Occitanie

Rodez Historic Episcopal City – Rouergue

This page was updated on: Sunday, December 10, 2017 at: 4:56 pm

Rodez, the former capital of Rouergue

Rodez is the former capital of the historic Rouergue, which today corresponds to the department of Aveyron.

The Celtic tribe Ruteni arrived in the region between the 6th and 8th century BC.

They built their oppidum (fort) on the Butte de Rodez, a hill that rises 120m above the Aveyron River.

The stronghold became the Roman Segodunum, the capital of the Pagus Rutenicus (Land of the Ruteni).

The name evolved into Rouergue over the centuries.

Segodunum was a major trading platform.

It indeed stood along the local road leading to Millau-Gaufresenque and was connected to the great Roman road that led to Spain.

Rodez, a dual city

Medieval Rodez was a dual city.

It indeed consisted of La Cité and Le Bourg, two entirely independent 'districts'.

The Bishops of Rodez ruled over the walled Cité.

La Cité therefore unfolded around the cathedral and its square (Place de la Cité) and the Episcopal palace.

Tall ramparts and 30 towers protected it.

The Counts of Rodez ruled over Le Bourg and its main square, Place du Bourg.

Several conflicts opposed the Counts to the Bishops of Rodez, and resulted in the construction of a rampart in order to delineate the two districts.

The County of Rodez was eventually attached to the French Crown in the early 16th century and the rampart consequently pulled down.

However, modern day Rodez is still laid out in two districts, both centered on their square!

The medieval city

The Boulevard Estourmel and Boulevard Belle-Isle replaced the rampart.

All that is left of the fortifications are 3 towers out of the 30.

You'll find the Tour Corbières and Tour Raynald on Boulevard Estourmel.

The Tour Maje is now part of the hotel located on Place du Maréchal Foch.

The Bishop's Palace still overlooks the Place d'Armes.

Built in the 17th century, it boasts a superb iron horse-shoe staircase similar to that of the Château of Fontainebleau.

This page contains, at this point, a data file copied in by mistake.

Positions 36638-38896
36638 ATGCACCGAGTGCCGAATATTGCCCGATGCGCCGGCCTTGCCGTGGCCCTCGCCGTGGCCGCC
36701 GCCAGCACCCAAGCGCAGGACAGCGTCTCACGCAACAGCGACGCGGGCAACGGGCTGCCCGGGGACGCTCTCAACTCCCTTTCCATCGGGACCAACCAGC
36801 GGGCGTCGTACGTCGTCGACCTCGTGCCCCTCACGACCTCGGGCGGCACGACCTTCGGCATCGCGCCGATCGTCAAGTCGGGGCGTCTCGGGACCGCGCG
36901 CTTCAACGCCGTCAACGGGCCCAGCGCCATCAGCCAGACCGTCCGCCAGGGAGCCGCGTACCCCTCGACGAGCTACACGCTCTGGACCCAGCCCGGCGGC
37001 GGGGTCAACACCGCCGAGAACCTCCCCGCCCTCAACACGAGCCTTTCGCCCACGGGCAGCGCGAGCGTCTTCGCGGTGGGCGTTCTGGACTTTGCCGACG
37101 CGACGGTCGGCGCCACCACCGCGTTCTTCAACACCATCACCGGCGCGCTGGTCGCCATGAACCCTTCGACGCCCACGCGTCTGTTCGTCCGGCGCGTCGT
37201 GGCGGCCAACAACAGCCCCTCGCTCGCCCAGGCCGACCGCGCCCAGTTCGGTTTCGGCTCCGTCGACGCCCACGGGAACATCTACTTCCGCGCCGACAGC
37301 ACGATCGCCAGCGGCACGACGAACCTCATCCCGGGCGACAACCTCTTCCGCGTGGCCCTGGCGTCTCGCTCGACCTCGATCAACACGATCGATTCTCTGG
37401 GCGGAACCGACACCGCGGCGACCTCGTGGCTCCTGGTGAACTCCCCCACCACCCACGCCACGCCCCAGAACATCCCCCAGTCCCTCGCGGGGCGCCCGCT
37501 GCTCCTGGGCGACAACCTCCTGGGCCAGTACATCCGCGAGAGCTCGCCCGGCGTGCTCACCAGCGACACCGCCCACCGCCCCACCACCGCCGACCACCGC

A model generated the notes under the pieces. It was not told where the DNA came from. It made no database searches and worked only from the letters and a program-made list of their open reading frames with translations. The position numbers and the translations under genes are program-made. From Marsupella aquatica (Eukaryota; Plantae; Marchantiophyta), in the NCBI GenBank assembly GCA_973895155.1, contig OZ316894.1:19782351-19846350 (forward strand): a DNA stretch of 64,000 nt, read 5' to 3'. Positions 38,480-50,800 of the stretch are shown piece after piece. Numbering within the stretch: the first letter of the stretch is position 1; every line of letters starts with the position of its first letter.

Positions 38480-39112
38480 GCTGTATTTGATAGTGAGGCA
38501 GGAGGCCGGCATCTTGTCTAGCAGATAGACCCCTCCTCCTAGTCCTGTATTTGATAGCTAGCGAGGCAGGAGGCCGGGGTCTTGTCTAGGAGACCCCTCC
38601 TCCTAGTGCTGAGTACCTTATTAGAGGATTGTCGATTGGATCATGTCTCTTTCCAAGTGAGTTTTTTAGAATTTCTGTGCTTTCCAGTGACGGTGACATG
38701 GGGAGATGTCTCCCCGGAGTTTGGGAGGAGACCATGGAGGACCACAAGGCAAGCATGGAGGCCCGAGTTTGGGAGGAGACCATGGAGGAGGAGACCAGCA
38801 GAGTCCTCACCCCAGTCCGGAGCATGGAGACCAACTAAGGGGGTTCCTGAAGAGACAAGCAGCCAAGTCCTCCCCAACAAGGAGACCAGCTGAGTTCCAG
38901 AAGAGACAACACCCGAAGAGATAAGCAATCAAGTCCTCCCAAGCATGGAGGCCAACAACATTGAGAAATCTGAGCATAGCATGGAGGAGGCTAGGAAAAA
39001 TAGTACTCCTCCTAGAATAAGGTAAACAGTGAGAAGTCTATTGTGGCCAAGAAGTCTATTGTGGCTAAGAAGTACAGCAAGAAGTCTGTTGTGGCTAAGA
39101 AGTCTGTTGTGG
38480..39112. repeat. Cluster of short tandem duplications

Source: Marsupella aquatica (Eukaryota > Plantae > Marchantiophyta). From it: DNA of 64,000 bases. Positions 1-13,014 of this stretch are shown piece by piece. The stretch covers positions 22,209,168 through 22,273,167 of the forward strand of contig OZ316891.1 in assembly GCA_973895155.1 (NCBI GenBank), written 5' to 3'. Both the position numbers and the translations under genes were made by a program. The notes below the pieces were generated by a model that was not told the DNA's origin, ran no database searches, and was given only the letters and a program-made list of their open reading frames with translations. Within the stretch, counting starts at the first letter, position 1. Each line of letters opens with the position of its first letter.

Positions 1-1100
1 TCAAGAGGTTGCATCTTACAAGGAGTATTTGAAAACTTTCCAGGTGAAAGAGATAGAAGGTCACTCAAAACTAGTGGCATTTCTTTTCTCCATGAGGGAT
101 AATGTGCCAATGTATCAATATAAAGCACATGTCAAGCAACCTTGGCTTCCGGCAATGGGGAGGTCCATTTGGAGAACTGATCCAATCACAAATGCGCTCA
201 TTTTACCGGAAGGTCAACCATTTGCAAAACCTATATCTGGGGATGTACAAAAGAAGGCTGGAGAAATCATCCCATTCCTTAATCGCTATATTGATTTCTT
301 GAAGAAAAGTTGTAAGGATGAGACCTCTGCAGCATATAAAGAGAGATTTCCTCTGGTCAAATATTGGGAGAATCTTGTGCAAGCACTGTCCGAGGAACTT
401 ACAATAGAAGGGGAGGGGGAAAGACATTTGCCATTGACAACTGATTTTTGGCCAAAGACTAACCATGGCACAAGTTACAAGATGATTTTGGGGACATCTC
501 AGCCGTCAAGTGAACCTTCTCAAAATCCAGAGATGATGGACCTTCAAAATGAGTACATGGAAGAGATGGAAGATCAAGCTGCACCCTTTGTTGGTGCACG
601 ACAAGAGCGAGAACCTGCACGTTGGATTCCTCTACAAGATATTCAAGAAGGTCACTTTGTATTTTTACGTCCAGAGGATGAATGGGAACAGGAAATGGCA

Historic Rodez is a maze of medieval streets, timbered houses and mansions with corbelled facades and mullioned windows.

The 15th century Maison de Benoît on Place d'Estaing is the oldest mansion in Rodez.

It boasts a superb Gothic Flamboyant gallery overlooking its courtyard.

The nearby Tour des Anglais is a 14th century tower with mullioned windows.

It is also known as Maison Guitard because it bears the coat of arms of the Guitard, a family of bankers.

The Place du Bourg, the main square of the Counts of Rodez's district, has retained several medieval and Renaissance buildings.

The 16th century Maison d'Armagnac, on Place Olmet, is decorated with medallions representing the Counts of Rodez.

St-Amans Church is dedicated to the first bishop of Rodez.

The current church was rebuilt in the 18th century with the stones of the 12th century original building.

You can discover the many artifacts uncovered in Rouergue in the Musée Fenaille.

Rodez also has a museum dedicated to modern art - Musée Denys Puech.

Cathedral of Rodez

The pink sandstone Cathédrale Notre-Dame de Rodez is one the city's iconic landmarks.

Construction began in 1277 and ended in the 16th century.

However, the building underwent additions and alterations until the 17th century.

It is therefore a superb illustration of architectural styles, ranging from Gothic to Renaissance and Classical.

Two massive towers frame the western facade and overlook the Place d'Armes.

The square once stood outside the fortifications because this facade was once part of the fortifications.

Only half of its current size, it was elevated during the 17th century and therefore boasts an interesting mix of Renaissance and Classical features.

It indeed boasts a giant rosette, a crenellated gallery and and a Renaissance gable.

The 14th century defense tower was raised and converted into a bell-tower 2 centuries later.

It illustrates perfectly the transition from Gothic Flamboyant to Renaissance style.

The cathedral's main architecture, however, is mostly Gothic.

This shows in the building's impressive dimensions (107m long x 36m wide x 30m high) and magnificent flying buttresses.

High vaulted ceilings and wide windows let the light pour into the chancel and the broad nave.

The imposing ambulatory runs along 27 lateral chapels that shelter the tombs of the bishops of Rodez.

However, the overall interior decoration is quite sober in order to enhance some exceptional decorative features.

This includes the richly decorated stalls (1468), the 16th century rostrum, the 17th century organ's carved wooden case and the many statues and carvings.

How to get there?

Park on Place du Forail; access is clearly marked and it's free; it's also a two-minute walk from the cathedral and the city centre.

Aveyron department
Coordinates Rodez: Lat 44.349389 - Long 2.575986

Photo via Wikimedia Commons: Cathedral  western facade by Daniel Villafruela. is licensed under CC BY-SA 3.0

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